Prosecutors in Munich on May 22 said that they have filed charges against four suspects from a Bavarian company accused of selling surveillance software to Turkey, alleging that it was used in an attempt at spying on the country’s opposition.
The case comes at a time when Turkey is preparing for its pivotal May 28 presidential run-off election in which Recep Tayyip Erdogan will bid to extend his time as leader of the country into a third decade. The surveillance software was offered for download in 2017 via a fake website to the Turkish opposition movement under false pretences in order to spy on them, prosecutors said, according to a report from The Associated Press.
The prosecutors said the defendants from the FinFisher company intentionally violated licensing requirements for dual-use goods in selling the FinSpy surveillance software to a non-EU country. Sales were allegedly routed through a Bulgarian company to dodge the permitting process required for selling such products outside the EU.
The suspects are charged with commercial violations of the German trade and payments act in three separate cases. The charges were filed at the Munich I Regional Court.
The prosecutors opened the investigation into FinFisher in 2019, after receiving complaints from a group of NGOs, including Reporters Without Borders Germany and the European Center for Constitutional and Human Rights.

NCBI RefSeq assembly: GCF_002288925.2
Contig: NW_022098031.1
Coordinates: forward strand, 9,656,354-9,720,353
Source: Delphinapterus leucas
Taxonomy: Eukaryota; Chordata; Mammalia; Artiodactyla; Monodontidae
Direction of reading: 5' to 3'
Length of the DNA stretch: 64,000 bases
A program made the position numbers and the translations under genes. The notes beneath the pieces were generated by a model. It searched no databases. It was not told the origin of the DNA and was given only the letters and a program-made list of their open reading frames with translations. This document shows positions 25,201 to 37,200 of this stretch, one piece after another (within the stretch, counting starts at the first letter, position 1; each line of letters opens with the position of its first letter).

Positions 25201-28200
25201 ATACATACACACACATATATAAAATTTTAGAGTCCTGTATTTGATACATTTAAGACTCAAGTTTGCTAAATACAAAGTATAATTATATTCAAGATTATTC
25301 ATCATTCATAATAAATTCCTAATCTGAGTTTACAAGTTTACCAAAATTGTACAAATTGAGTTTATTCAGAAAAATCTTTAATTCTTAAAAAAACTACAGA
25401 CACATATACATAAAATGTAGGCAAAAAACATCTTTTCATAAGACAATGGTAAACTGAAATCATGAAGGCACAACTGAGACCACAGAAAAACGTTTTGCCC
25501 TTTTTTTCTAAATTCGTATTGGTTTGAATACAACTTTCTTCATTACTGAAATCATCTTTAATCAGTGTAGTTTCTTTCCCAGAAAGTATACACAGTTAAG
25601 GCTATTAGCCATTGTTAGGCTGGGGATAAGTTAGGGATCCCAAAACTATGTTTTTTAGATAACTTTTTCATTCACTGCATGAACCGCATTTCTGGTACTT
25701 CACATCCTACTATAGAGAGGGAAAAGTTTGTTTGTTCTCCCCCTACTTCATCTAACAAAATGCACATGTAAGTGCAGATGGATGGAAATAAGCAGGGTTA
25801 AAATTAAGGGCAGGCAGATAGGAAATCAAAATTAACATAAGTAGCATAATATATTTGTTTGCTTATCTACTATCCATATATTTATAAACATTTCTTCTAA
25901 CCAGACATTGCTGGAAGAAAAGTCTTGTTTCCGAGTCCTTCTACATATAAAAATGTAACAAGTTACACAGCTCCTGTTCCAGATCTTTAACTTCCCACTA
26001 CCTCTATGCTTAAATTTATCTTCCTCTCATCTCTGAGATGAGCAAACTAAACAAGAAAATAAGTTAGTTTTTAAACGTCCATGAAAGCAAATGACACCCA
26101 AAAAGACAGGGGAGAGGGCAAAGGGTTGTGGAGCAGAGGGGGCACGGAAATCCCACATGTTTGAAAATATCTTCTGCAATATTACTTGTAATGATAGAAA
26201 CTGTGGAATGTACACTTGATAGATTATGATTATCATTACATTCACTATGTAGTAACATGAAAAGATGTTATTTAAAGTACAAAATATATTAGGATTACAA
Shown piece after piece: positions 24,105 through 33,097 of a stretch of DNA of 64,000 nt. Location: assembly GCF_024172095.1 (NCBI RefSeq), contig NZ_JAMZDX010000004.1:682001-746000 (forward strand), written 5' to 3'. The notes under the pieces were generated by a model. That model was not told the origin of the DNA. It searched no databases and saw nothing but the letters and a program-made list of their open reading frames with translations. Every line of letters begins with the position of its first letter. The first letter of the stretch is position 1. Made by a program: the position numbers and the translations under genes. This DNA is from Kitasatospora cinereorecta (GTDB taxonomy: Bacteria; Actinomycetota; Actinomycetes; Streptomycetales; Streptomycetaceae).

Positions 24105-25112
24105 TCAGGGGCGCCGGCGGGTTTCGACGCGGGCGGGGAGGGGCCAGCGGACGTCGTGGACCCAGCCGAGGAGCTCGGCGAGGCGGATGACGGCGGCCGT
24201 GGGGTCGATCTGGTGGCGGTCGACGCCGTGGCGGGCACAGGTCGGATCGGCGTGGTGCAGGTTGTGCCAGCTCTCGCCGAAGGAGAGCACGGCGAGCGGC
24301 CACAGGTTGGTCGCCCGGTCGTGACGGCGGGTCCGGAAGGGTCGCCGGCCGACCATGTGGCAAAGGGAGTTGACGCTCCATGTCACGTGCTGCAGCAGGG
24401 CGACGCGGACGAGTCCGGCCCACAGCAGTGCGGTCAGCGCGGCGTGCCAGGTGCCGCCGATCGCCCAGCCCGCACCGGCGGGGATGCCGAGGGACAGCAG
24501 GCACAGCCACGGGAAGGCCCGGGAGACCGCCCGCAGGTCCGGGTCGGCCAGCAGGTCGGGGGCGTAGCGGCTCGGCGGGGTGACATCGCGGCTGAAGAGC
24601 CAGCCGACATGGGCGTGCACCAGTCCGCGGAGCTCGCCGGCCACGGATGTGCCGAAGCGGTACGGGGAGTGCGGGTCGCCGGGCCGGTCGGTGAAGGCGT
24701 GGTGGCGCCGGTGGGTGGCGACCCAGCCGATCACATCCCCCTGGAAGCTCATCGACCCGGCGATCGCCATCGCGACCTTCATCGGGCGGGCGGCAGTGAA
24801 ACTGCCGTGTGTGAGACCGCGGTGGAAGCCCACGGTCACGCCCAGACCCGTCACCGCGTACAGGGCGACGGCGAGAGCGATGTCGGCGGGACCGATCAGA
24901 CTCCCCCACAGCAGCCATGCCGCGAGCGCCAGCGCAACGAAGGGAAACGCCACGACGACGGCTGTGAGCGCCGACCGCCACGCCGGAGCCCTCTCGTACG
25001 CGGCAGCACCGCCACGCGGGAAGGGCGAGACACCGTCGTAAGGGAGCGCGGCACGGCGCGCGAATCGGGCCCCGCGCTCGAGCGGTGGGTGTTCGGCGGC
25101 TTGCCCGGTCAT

The FinSpy software, sold in a deal with the Turkish government worth $5m, allegedly ended up in the hands of the Turkish security services, according to the Financial Times. It cited prosecutors as saying activists were targeted with fake websites supposedly linked to Kemal Kilicdaroglu, the longtime leader of Turkey’s biggest opposition party and the opposition unity candidate who will challenge Erdogan in the upcoming Sunday election.
The websites were associated with Kilicdaroglu’s “March for Justice”, a protest against a purge launched by Erdogan’s administration after the 2016 Turkey coup attempt, according to the initial complaint filed by the rights groups to prosecutors, the UK daily added.
German prosecutors began investigating the four suspects in 2019, when several human rights organisations raised concerns that the software was being used to target the Turkish opposition.
FinFisher formally filed for insolvency in 2021, after nearly a decade of marketing FinSpy. The software can access the target’s messages, phone calls, camera and microphone. It has been linked to secret services around the world.